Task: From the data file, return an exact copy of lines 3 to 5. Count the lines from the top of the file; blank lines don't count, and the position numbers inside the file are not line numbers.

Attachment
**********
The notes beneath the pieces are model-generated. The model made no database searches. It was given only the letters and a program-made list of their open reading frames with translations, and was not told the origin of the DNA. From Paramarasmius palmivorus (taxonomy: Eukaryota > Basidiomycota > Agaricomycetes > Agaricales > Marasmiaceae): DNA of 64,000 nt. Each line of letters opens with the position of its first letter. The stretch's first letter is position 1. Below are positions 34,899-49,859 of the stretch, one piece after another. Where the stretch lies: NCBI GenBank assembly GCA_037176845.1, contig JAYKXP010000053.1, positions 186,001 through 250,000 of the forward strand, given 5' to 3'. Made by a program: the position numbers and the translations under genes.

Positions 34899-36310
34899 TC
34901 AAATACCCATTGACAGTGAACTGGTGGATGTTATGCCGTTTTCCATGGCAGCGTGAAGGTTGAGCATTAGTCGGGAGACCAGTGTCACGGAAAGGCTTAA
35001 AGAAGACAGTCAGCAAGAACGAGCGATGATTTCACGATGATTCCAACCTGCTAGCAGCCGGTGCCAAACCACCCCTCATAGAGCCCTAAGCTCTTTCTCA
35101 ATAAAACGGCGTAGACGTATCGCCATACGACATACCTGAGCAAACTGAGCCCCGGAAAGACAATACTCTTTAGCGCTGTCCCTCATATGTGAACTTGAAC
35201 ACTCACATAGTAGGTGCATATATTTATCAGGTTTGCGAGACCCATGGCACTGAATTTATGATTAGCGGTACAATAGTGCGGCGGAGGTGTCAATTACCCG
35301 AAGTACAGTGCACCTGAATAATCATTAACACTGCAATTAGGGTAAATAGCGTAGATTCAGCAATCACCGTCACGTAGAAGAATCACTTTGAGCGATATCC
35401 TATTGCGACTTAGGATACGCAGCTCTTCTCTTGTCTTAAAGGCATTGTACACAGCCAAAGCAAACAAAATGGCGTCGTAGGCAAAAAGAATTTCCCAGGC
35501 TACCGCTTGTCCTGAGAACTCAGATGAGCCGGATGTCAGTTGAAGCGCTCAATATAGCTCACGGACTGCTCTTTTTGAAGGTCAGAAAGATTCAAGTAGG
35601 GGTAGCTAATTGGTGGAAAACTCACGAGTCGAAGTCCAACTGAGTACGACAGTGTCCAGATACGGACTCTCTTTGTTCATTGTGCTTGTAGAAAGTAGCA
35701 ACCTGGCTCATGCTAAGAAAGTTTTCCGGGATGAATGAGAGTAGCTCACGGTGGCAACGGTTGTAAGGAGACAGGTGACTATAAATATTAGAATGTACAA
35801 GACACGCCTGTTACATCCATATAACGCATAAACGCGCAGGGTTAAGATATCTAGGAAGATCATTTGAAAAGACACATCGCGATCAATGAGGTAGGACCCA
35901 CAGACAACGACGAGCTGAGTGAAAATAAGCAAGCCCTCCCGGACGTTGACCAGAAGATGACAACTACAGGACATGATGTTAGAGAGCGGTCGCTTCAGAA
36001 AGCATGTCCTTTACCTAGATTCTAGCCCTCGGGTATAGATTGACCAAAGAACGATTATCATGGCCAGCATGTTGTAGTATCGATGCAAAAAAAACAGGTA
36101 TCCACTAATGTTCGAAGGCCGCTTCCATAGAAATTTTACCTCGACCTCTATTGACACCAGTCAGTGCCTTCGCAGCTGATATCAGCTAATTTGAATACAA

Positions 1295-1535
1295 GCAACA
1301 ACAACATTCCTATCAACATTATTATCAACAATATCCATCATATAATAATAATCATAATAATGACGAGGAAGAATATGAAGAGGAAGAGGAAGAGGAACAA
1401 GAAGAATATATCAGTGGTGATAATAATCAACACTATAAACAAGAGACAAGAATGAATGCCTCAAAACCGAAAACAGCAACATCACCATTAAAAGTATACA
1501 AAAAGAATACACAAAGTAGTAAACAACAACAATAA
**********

34899 TC
34901 AAATACCCATTGACAGTGAACTGGTGGATGTTATGCCGTTTTCCATGGCAGCGTGAAGGTTGAGCATTAGTCGGGAGACCAGTGTCACGGAAAGGCTTAA
35001 AGAAGACAGTCAGCAAGAACGAGCGATGATTTCACGATGATTCCAACCTGCTAGCAGCCGGTGCCAAACCACCCCTCATAGAGCCCTAAGCTCTTTCTCA